- The Oxford Handbooks of American Politics
- The Oxford Handbook of U.S. Judicial Behavior
- List of Figures
- List of Tables
- List of Abbreviations
- List of Contributors
- Appointing Federal Judges
- Appointing Supreme Court Justices
- Judicial Elections: Judges and their “New-Style” Constituencies
- Federal Judicial Tenure
- Law Clerks
- Gatekeeping and Filtering in Trial Courts
- Access to Intermediate Appellate Courts
- Agenda-Setting on the U.S. Supreme Court
- Courtroom Proceedings in U.S. Federal Courts
- Opinion Writing
- Vertical <i>Stare Decisis</i>
- Law in Judicial Decision-Making
- The Strategic Analysis of Judicial Behavior and the Separation of Powers
- Judicial Review
- The Role of Personal Attributes and Social Backgrounds on Judging
- Ideology and Partisanship
- The Economic Analysis of Judicial Behavior
- Judges and their Audiences
- Interest Groups and the Judiciary
- The Relationship between Courts and Legislatures
- Courts and Executives
- Covering the Courts
- The Supreme Court and Public Opinion
- Judicial Impact
- Cognition in the Courts: Analyzing the Use of Experiments to Study Legal Decision-Making
- New Measurement Technologies: A Review and Application to Nuremberg and Justice Jackson
- The Use of Observational Data to Study Law and the Judiciary
Abstract and Keywords
This chapter reviews measurement technologies that have rapidly invigorated the study of judicial behavior, examining the standard approach to measuring judicial “ideal points” and discussing how such measures have facilitated broad new lines of inquiry in understanding judicial decision-making. But the measures, as this chapter explains, are no panacea. Proper use and interpretation depend critically on qualitative assumptions and understanding of underlying case law. This chapter argues that the way forward combines jurisprudentially meaningful data collection with advances in measurement technologies. These concepts are illustrated by empirically informing a long-standing debate about the effect of the Nuremberg trial on Justice Jackson’s jurisprudence.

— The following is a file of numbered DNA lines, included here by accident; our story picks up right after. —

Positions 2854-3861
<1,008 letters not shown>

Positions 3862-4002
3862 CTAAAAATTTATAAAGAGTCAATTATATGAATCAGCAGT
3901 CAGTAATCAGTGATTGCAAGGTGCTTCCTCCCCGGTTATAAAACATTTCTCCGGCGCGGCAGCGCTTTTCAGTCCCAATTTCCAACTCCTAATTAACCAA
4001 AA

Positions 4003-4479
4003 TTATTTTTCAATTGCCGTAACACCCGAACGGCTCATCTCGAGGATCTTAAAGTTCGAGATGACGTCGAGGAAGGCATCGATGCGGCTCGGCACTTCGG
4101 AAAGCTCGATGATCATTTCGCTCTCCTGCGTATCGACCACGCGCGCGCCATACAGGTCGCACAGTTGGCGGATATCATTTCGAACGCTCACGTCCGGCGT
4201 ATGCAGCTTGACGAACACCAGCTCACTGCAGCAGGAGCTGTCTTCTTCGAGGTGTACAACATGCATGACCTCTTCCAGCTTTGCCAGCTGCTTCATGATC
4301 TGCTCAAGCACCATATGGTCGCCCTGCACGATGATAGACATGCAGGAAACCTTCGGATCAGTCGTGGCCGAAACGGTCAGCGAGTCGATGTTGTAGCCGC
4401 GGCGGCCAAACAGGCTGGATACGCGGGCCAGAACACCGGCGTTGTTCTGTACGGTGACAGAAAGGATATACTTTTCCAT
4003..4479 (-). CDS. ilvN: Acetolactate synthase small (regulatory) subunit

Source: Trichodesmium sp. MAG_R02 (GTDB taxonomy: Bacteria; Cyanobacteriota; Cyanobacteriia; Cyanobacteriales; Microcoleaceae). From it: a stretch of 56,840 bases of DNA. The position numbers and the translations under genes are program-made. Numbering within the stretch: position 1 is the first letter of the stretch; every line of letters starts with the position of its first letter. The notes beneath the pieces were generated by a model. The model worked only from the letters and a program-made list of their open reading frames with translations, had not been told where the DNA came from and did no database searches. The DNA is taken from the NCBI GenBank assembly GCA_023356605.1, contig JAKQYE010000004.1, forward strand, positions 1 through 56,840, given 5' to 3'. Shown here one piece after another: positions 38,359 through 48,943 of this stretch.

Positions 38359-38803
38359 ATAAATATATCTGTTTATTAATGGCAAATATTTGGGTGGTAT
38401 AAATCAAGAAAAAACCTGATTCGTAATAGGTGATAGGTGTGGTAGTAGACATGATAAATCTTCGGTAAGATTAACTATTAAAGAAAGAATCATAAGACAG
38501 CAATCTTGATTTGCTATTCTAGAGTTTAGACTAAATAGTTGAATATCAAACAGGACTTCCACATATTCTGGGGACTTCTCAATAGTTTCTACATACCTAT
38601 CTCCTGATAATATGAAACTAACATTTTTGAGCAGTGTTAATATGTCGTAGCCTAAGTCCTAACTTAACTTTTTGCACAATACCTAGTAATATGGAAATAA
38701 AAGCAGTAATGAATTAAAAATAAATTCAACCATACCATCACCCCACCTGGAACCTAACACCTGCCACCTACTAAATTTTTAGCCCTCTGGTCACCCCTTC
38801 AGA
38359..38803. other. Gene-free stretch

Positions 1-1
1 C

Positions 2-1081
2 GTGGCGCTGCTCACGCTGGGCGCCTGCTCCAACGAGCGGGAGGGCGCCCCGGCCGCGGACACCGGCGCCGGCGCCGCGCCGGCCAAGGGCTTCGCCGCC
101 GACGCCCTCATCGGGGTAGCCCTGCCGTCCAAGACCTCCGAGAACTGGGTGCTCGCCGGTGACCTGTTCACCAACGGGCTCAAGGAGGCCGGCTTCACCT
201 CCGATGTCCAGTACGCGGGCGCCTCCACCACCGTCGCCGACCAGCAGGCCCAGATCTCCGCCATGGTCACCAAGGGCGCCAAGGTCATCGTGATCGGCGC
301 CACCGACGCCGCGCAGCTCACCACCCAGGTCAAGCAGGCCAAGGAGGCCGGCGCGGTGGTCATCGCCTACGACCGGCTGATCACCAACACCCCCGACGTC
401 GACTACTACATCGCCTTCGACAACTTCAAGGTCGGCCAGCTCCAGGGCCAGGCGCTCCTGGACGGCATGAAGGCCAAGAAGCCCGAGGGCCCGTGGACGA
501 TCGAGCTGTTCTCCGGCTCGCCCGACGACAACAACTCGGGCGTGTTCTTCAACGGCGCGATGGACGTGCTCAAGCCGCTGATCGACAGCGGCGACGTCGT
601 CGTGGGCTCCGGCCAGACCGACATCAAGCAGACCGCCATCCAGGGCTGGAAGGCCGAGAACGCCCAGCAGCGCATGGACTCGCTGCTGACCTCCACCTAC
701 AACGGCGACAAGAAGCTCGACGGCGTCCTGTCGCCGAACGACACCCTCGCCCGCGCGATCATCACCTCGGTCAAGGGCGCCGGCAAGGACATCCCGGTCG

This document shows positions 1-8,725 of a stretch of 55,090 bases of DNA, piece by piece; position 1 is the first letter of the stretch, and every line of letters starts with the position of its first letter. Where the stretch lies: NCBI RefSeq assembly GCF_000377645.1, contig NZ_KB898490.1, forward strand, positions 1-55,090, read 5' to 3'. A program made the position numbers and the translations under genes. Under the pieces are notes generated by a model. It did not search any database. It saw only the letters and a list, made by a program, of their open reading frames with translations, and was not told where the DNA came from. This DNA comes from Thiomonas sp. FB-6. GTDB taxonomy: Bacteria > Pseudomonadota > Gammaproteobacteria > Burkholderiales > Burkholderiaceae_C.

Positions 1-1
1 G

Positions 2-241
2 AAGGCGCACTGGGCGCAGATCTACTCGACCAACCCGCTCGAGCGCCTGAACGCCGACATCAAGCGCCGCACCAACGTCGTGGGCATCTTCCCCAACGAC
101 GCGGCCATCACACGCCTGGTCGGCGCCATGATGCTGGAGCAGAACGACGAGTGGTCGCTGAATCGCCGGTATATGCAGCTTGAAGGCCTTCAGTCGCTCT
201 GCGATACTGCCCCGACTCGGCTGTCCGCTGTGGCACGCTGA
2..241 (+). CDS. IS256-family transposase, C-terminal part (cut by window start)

Daniel E. Ho is the William Benjamin Scott and Luna M. Scott Professor of Law at Stanford Law School.
Michael Morse is a Ph.D. candidate, Government at Harvard University.
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